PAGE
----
Note that it's not clearly visible. So later i added a drop of super glue to make it more clear to see the text.(you can see in the Thumbnail of the project.)

Step 8: Soldering.

Now begins the soldering process.



The components can be seen from the schematics and pcb layout that I've attached in the intro.
After the Soldering process it'll (hopefully) look like this.



And the bottom layer looks like this.

Step 9: Burning the Bootloader.

The chip I bought had the bootloader preinstalled but you can easily burn it yourself using an AVR programmer or an arduino using the 6-pin ISP header. You can do this from the Arduino's IDE itself.

Step 10: Finish

Thanks for your time.

please leave a comment if you liked the project. or if you may have noticed any mistake.

Have a nice day.

Awesome work
<p>thanks! glad you liked it.</p>
<p>Yes, buying an arduinoclone is probably cheaper, but the satisfaction.......<br>great looking board</p>
<p>thank you..</p>
<p>Nice project. Very useful when we don't want to leave an original arduino in our project and It's arduino hats compatible.<br>But when Arduino clones are so cheap i think making one on my own is more expensive. Especially if we use arduino pro mini :)<br>Anyway. Great project.</p>
<p>thanks.. agreed Arduino clones are cheaper, but only if you order off Chinese sites like aliexpress.. buying from a local market can be a bit expensive.. but anyways... That's not why I made it... First I wanted to try out the silkscreen technique and as a DIYer, I love to make things even when it turns out to be more expensive that the aftermarket Alternative.</p><p>Thanks :)</p>
And as you agreed with above, it's much more rewarding. Throw in the fact that you don't even need the layout to be like the info in the first place, you can save a ton of space laying out the circuit as you need it. One of the great benefits of the project is learning how to get away from the Arduino itself and using your own design. <br><br>I still use the Arduino library, but I keep my uno for prototyping and testing. once I'm happy with how the circuit works, I either etch a board or I do it all on perfboard and save myself a fortune not buying Arduinos. the chips are not that expensive and I don't need power indicators wasting battery. <br><br>Great job, brother. I love seeing Instructibles like this. I think it's great that people are getting away from throwing an entire Uno into a project and making their own. As for programming, I'd suggest looking for an AVR Dragon. They're well worth the money considering they can program a wide range of Atmel chips.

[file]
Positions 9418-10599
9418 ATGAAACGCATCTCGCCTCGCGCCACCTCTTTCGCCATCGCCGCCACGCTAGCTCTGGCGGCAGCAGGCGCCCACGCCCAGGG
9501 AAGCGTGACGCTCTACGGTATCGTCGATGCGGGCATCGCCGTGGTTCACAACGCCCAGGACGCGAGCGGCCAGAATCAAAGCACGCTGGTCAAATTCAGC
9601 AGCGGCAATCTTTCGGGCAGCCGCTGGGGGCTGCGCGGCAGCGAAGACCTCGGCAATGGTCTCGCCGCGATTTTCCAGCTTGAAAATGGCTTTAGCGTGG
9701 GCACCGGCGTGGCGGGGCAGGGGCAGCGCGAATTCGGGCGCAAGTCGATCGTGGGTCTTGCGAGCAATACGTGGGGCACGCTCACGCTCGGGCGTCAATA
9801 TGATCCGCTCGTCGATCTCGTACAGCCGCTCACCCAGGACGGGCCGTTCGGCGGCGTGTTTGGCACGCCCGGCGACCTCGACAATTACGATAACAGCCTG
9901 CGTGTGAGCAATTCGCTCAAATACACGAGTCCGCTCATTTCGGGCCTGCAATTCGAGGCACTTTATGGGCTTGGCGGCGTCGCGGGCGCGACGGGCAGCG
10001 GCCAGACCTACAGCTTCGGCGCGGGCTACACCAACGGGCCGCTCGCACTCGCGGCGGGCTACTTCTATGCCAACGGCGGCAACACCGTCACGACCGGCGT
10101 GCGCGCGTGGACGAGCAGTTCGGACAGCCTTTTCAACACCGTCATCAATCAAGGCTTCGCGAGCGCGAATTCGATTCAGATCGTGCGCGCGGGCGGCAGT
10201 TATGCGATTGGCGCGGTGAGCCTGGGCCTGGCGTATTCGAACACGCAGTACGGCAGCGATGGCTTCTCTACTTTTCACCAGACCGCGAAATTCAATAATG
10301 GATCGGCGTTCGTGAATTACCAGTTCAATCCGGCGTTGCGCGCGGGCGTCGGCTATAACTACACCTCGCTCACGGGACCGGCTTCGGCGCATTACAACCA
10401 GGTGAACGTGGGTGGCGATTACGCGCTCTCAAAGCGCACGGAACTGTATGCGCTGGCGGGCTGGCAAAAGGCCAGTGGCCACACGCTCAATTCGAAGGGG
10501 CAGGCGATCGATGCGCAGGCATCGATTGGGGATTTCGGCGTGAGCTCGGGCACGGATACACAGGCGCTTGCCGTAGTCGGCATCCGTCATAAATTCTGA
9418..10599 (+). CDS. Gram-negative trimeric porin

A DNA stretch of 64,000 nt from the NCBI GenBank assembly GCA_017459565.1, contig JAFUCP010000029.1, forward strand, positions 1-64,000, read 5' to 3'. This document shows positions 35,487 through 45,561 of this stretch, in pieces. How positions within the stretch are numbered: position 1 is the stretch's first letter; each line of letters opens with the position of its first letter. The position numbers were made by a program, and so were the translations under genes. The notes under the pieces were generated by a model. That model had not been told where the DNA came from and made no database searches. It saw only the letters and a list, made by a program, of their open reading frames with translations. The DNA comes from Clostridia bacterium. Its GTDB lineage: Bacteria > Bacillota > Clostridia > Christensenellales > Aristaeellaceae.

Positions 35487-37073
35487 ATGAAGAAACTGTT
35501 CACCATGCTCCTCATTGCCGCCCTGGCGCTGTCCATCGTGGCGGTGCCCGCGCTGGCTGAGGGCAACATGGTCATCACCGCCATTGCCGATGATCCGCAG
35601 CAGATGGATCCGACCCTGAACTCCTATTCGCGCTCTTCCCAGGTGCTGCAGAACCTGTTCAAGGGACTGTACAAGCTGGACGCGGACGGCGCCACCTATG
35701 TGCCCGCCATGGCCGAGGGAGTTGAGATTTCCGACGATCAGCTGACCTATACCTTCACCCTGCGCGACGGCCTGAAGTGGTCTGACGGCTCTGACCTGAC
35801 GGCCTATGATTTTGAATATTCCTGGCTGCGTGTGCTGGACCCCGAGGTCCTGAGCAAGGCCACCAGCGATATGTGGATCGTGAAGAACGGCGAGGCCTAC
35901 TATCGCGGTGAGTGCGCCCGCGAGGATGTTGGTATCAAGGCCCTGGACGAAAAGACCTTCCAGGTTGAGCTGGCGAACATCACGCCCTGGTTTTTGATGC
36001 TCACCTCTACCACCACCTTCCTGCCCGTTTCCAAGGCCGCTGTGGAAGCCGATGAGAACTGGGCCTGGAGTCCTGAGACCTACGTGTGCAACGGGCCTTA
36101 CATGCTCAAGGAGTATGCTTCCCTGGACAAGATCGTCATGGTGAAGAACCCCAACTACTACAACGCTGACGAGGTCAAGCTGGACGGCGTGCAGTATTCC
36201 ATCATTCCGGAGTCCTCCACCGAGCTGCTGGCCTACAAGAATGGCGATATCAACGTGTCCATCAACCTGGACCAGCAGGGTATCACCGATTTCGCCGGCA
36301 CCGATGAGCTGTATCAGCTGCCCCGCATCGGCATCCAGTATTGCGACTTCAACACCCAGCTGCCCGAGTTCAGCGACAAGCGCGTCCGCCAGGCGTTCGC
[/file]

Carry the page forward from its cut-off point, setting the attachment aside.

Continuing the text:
<p>I totally agree with you and that is what I used to do... but nowadays the promini is only dimes more expensive than a bare 328, so yes I do a lot of development on a UNO, but when it comes down to something permanent the promini is a good option. Nevertheless, I have quite some DIY boards with a 328</p>
Agreed, i can get an uno knockoff pretty cheap. But i still want to make one... Great instructions. I've been looking for something to try to print and etch.
<p>Totally looking forward to see how it turns out. </p>
<p>Clones might be cheap, but doing your own board is more rewarding and forces you to to get to know the 328P's etc. a lot better. It's also an opportunity to get away from the wretched non-standard pin spacing on the Unos etc.</p><p>Nick Gammon.au has a very good guide to bare board Atmels and a very good programming and bootloading sketch.</p><p>It also got me interested in the ATTiny which can be even more rewarding</p><p>The only other significant cost is the FDTI board, but this is an essential bit of kit anyhow</p>
<p>also very interested in attiny but the absence of i2c is a big issue for me.</p>
<p>Attiny's can do (or at least emulate) I2C. I have a BMP sensor and an i2C LCD on an Attiny85</p>
<p>I agree, but the nonstandard spacing is found on many shields as well.....<br>But, when one is designing a DIY board... perhaps could cater for standard and non standard pinheaders&gt;<br><br>Building own Arduino's got me into those loveable Attiny's as well<br>FTDI boards don't need need to cost that much anymore</p>
<p>Agreed! having like 100s of these minimal UNOs will significantly cut the cost and I just need one FTDI board anyways. :)</p>
<p>Very nice project.</p><p>Wouldn't be much of a problem to use thru hole components with this design now would it?</p><p>Also: not really sure how to modify the board for the LM1117 and the L7805...</p>
<p>Thanks!</p><p>It should be fairly straight forward to use through-hole voltage regulators in the board.. You should be able to use EagleCAD.</p>
<p>thanking for shearing a informative article</p>
<p>very nice! The beauty of being a hobbyist, is to see what we handcrafted... cheers!</p>
<p>Genial ! Tanks for all the community !</p>
<p>One of the COOLEST things I have ever seen!!....</p>
<p>Thanks! glad you liked it.</p>
<p>Wow Great Project!</p><p>But There are 6 pin on your arduino !!!</p><p>How to Program it!!!!!.</p>
You can program it using a standard ftdi usb to serial converter... The header is right next to the red and green LED. <br><br>If you're asking about bootloading, then you can use the 6pin ISP header just as you would on any other Arduino Uno board.<br><br>Cheers!

About This Instructable

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Bio: Hi! My name is Suraj. I'm a DIY electronics enthusiast who loves to make circuits and stuff.